This Rising Musician Is Riding the Social Media Wave

music blanks simon de wit interview mobile
Dustin Lee for ONE37pm

Simon de Wit, most known his pseudonym name Blanks, is a rising star from the Netherlands. Harnessing the power of social media and community, he has been creating hit singles with his Instagram followers, allowing them to vote on the composition of each song such as tempo, lyrics, melodies and more.

The results are genius. His tunes are happy summer bops, entirely self-produced and radiating with positivity.

At only 22 years old, De Wit is on the up and up. He tweets positive messages (a particular favorite: “The sun is shining and ‘Dancing Queen’ by Abba is playing on repeat. What a day”) and calls out his fans for participating in crowdsourced songs. He ideates different video categories to YouTube, like his classic one-hour song challenge, in which he covers a Top 40 song in 60 minutes; a style swap category, where he takes community-submitted songs from current artists like Post Malone and tweaks them to sound like the nostalgic decade of the ’80s; and the endeavor, where Instagram followers write a song with him. Basically, this kid is crushing the community feedback loop.

ONE37pm snagged a moment with him while he was visiting New York for Indie Week. Read up and listen, because in a few months, you’re going to want to say you knew this kid before he made it big.

How long have you been making music?

Simon de Wit: I started playing guitar about ten years ago in high school. Eventually, I started singing. About four or five years ago, I wanted to start writing for myself. It wasn’t really good, actually. [laughs] But you keep trying to make it better, and eventually, it does become better.

Where do you live and how old are you?

De Wit: I’m 22. I live in the Netherlands in a small town up north called Groningen. It’s a very tough name to pronounce. It’s calm, with not a lot of people. This is my second time in New York.

How many instruments do you play?

De Wit: I play the guitar, the bass guitar, the ukulele and I sing. I like to think of my computer as an instrument because I create so many sounds with it. A little bit of the drums, but I’m not very good.

Where does the name Blanks come from?

De Wit: My Dutch name is Simon de Wit, which translates to Simon White—which just doesn’t feel cool as an international artist’s name. I came up with Blanks and it just sounded cool. [laughs]

You let your Instagram followers write a song! How did this come about?

De Wit: I was brainstorming with a friend about new concepts for my YouTube channel. And we noticed how creators were letting their followers decide their day. Like, “Should I buy coffee or tea?” We thought, what if you could do that with music?

So I go into the studio and say to my followers, “Do you want a happy vibe or a sad vibe?” So I’m using Instagram Stories functions like Polls and Questions and letting people vote.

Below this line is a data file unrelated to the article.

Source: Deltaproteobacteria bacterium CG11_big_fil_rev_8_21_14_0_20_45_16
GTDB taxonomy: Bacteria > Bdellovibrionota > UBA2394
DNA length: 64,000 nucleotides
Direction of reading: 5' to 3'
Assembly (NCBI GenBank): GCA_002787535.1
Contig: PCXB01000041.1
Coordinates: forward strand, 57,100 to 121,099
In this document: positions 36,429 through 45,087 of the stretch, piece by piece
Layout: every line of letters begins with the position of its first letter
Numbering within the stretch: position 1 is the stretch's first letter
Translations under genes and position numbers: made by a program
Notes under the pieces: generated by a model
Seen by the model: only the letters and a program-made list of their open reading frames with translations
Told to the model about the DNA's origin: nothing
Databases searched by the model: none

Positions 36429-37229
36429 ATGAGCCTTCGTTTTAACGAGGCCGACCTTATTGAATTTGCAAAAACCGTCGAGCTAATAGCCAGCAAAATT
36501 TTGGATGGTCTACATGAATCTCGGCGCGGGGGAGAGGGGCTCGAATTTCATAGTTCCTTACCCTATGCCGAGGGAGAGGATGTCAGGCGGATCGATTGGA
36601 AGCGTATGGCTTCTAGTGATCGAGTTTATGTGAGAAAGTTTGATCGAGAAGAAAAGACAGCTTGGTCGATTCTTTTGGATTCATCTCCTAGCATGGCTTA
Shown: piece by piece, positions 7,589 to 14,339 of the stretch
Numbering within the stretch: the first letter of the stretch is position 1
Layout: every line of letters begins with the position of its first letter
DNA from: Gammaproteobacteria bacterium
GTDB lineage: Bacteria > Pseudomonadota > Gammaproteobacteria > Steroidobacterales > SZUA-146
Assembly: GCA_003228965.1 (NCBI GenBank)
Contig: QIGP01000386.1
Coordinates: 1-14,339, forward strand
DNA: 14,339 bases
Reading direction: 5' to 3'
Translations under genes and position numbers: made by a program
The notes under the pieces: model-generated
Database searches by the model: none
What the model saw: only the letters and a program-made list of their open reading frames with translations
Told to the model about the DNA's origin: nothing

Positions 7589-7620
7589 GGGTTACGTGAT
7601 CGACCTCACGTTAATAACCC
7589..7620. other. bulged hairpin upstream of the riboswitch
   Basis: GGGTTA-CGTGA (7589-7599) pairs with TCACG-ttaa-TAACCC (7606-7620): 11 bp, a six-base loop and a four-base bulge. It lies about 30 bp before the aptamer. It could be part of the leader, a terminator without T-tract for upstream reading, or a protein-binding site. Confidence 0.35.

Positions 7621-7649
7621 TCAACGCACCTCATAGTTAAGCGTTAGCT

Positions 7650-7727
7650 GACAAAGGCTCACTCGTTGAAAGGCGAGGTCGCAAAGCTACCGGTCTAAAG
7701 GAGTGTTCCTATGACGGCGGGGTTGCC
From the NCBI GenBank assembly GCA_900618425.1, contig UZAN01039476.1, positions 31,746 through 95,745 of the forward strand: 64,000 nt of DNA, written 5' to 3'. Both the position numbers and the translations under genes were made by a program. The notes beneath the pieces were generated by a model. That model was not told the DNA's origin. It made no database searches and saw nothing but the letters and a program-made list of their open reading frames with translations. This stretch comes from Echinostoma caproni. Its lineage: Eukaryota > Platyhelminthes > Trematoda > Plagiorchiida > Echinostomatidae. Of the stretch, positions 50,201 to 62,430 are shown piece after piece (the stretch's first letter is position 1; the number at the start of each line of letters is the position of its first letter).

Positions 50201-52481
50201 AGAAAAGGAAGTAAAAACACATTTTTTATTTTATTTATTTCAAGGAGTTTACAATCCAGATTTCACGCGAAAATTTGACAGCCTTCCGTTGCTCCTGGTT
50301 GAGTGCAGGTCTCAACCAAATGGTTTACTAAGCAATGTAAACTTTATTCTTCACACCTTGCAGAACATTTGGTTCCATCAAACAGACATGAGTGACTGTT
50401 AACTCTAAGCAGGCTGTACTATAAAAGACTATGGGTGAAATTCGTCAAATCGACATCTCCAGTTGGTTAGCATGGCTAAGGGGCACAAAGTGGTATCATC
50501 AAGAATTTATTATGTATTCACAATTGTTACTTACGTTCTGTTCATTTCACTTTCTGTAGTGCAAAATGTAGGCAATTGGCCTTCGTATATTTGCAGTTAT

Eventually, we create a track with drums, guitar, synthesizers. Then viewers send in melodies. I get so many DMs of people singing to their phone. People send in lyrics. And then a song is born.

How long do you wait for people to respond?

De Wit: It usually takes six or seven hours to write a whole song. I wait around ten minutes between each, and a few thousand people will have responded at that point. If I wait for longer, it’s not manageable.

Does Instagram know that you used their technology to make something like this happen?

De Wit: I’ve actually talked to someone from Instagram at VidCon in London. He really liked the idea and asked me about new ideas.

When did you decide to crowdsource the music video?

De Wit: If everyone helped me to write the song, they deserved to be in the video. It was hard to check if it was the exact same people, but the engagement was amazing. There were thousands of videos. I spent a full week watching. People created green screen beaches and filmed in their cars. It was great to see.

From a growth perspective, did you see an increase by including fans?

De Wit: “Waves,” the crowdsourced song, is close to 1 million streams on Spotify. It’s by far the best single I’ve released. It’s also their song. I’m releasing my song, but they helped. It’s like a group project!

I did a second one two weeks ago called “Higher” with my followers. I dropped another new song yesterday called “Let’s Get Lost,” which I wrote and produced myself.

What about the other categories on your YouTube, like the style swap and hour song challenge?

De Wit: Style swap is taking a popular song and turning it into something different. “Better Now” by Post Malone became an ’80s song. It blew up last year. It’s actually viral on TikTok right now. I love the ’80s.

Then I do a one-hour song challenge. I re-create any Top 40 song in my own style. It’s really stressful. Someone made a compilation of me screaming during those hours.

And then, writing with Instagram followers.

Any advice to a new musician looking to break out?

De Wit: A piece of advice I saw in a Gary Vee video: Don’t try to create, just document. I started the one-hour song challenge two years ago. If I listen back to those original videos, they’re not that good. But seeing myself getting better is great. People stick around and like to see growth.

If you’re in your room trying to get the best product possible, no one will know about it. But if you’re online sharing your story, people stick around for the ride. You can build a community.

People are scared to start. They’re trying to become really good. But if you wait to become really good and release a song, nobody cares. But if you’re sharing along the way, they'll like what you do when you create something great.

You’re not scared to show the imperfect stuff?

De Wit: No, that’s the coolest stuff.

Did you like this article?
Thumbs Up
Thumbs Down